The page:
Before we reach Tsumago juku we climb yet another steep mountain path - because why not - that leads us to the ruins of Tsumago Castle. It curves through dense forest to a clearing on a mountain top where the castle used to stand. From here we can look down in to the valley and see the straight long narrow street of Tsumago in front, which is famed for it’s Edo Period authenticity, thanks to a ban on overhead wires and vending machines. The view makes it feel like an accomplishment and I stretch out my un-baggaged arms to the stratosphere. My shoulders are going to ache tomorrow but it’ll be the last day, so I’d better make the most of it. Piston helps me down the ridge and we take the final part of our route that leads us straight in to Tsumago juku. I’ve become accustomed to our solitude and so find it alien to encounter the multitude of clean tourists in town, especially anyone who looks fashionable, they’re an exotic bird to me at this point. First thing we do is grab an ice cold beer in the garden of a tea place. Yes. There’s a small dark pond with brightly coloured coy darting through it, and we sit and drink and cool off.

Walking down the street of Tsumago there are museums and souvenir shops, you can buy geta (old wooden sandals) and I overhear a shopkeeper showing off that he once killed a black bear There’s his skin, hanging right there! Our post-town experiences have all been of a similar shade but this place feels like a living museum with no town’s people living here, perhaps they run the shops and commute in. At night when we come back to walk the streets, it is dead quiet and we stumble across a few other tourists taking night time photos, and one cat. Our minshuku for the evening is located at O-Tsumago, which is an off-shoot post-town a few kilometres away, so we amble slowly through the historical settings to reach it in time for tea. The croak of the frogs in the night time, a million horns and trumpets rising out of the rice paddies, sounds like a hilarious orchestra, drowning out the sounds of the trees and rivers.

O-Tsumago – Magome

We stayed the night in a cheerful inn called Hanaya Ryokan, where the innkeepers had a family of their own, four or five boys and a girl. We encountered a little one in the corridor who showed us his grazed palm, and I was witness to another one’s meltdown when he found out the bath wasn’t ready. The whole family looked picturesque in the fading light of the evening playing with fireworks by the river.

After breakfast we set off in to the mountains to walk the most popular part of the Nakasendo Trail, between Tsumago and Magome juku. You pass two waterfalls on the way, the male waterfall Otaki and the female waterfall Metaki. We posed according to gender in front of those watery wonders. At some point on this trail is a tea house run by an old man dressed in a jinbei. He serves tea for guests and walkers and keeps a record of everyone who passes through and their nationality. Yesterday: 124 people. Canadian, Spanish, Australian, French, Mexican, Taiwanese, Dutch. Friday: 108 people. American, English, Brzailian, Finnish, Chinese, German. His eyes light up when I ask him about the traditional hearth he’s prepared, and why there’s always a model of fish hanging on top of iron kettles? The fish is a water creature and the kettle is of fire, so the fish will work to keep the fire below its line to protect the rest of the house from catching fire. He chops wood blocks with an axe and serves us tea. The phone rings and a fire announcement for the mountains crackles over the loudspeaker. We bow and place some coins in the donation box to get on our way to Magome, but afterwards I’m still thinking about what he said, in the few moments of dark quiet we stole in the smokey shade of his world. In that old museum piece of a Japanese house on the Nakasendo. He is interested in telling people about the original walkers of the Nakasendo, commoners who had to carry loads, run to feed families, sell wares to make money. They stopped along the way at havens like the place he’s housekeeping, slurping noodles, drinking water, sharing stories. Today he is the only volunteer working 360 days a year to keep that place running - I get five days off for New Year.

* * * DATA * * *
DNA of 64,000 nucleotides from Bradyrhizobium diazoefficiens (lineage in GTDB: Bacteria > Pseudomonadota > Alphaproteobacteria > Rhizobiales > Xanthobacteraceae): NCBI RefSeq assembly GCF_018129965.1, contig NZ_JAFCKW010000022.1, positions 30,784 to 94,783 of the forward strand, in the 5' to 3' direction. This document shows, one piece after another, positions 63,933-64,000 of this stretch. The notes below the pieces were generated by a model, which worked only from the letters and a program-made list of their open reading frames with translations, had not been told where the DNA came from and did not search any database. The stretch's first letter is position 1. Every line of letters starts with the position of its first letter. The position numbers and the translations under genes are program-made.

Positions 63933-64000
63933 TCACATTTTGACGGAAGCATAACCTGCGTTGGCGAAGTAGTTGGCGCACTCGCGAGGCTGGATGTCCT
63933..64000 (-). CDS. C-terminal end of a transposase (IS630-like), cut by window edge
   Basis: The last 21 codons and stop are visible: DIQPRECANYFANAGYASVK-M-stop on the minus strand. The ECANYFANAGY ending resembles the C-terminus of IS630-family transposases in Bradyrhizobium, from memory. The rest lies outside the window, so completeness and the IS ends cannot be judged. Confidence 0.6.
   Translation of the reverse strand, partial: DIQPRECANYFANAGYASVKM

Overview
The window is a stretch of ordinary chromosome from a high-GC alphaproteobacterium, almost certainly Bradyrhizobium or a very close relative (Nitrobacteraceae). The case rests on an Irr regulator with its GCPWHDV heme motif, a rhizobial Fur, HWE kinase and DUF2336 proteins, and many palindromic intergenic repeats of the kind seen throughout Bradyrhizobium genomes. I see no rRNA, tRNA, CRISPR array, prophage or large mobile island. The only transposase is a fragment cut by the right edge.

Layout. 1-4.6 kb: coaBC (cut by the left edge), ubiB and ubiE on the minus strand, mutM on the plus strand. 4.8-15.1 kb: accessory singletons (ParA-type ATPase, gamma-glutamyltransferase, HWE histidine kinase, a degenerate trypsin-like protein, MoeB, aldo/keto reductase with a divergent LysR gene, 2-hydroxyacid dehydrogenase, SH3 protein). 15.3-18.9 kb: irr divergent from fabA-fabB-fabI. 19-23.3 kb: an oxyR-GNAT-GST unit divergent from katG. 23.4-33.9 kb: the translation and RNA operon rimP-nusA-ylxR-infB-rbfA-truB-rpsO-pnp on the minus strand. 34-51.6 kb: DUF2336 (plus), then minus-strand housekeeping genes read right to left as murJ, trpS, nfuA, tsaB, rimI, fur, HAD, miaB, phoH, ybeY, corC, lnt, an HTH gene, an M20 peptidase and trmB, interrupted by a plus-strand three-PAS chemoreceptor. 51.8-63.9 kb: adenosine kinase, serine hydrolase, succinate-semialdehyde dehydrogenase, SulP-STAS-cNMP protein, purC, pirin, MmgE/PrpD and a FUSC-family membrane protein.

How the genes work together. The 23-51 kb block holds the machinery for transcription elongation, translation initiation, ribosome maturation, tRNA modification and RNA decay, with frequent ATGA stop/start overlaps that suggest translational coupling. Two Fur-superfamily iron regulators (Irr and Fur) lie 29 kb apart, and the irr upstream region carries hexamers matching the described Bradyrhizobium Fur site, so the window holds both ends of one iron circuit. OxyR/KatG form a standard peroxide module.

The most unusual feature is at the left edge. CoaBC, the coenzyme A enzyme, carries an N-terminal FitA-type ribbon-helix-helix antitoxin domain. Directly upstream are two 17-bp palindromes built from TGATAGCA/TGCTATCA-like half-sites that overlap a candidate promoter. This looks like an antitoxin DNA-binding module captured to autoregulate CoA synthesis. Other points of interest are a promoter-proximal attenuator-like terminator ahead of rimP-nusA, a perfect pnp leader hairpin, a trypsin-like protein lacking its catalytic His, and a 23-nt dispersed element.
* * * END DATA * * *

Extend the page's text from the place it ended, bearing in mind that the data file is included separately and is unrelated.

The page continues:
We pass a famous twinned cypress tree; two trees that grew in to one. And for the final memorable time on our hike we pass a group of stone jizo, or saints marking the way. I have loved how the sunlight dapples the forest floor and the sheer amount of green I have grown used to seeing every day. The path leads us out of the mountains and onto a road that winds steadily downwards towards Magome juku. There’s a viewpoint from where we can see several mountains under the searing sun, and it feels like we’ve done something. Magome is another touristic post-town, not too dissimilar from Tsumago, hence maybe why they’re linked together in the guidebooks. There’s a general hustle and bustle but because it’s 28 degrees and rising, everyone is melting (or maybe only me) so we duck in to a soba shop and order noodles and beer. We’ve got a bus to catch out of the mountains back in to the city of Nagano, then a bullet train to hurtle us back towards Tokyo, undoing all the beautiful labour of the last five days. And we’re happy.

Thursday, 4 May 2017


It’s been two weeks of being away and what differences I notice in Kasukabe. The leaves have sprouted on the plum blossom in our garden like healthy locks, luscious and verdant reminding me of Okinawa.

I came back with my friend Genny yesterday on the morning flight. What a “shocker” is how Genny described it post-landing and feeling unwell after a heavy night of drinking and karaoke-singing in a smoke-filled bar in Naha. But the trip itself was everything we wanted and more. Okinawa exceeded our expectations and at every turn something lucky befell us. Let me tell you about some of them.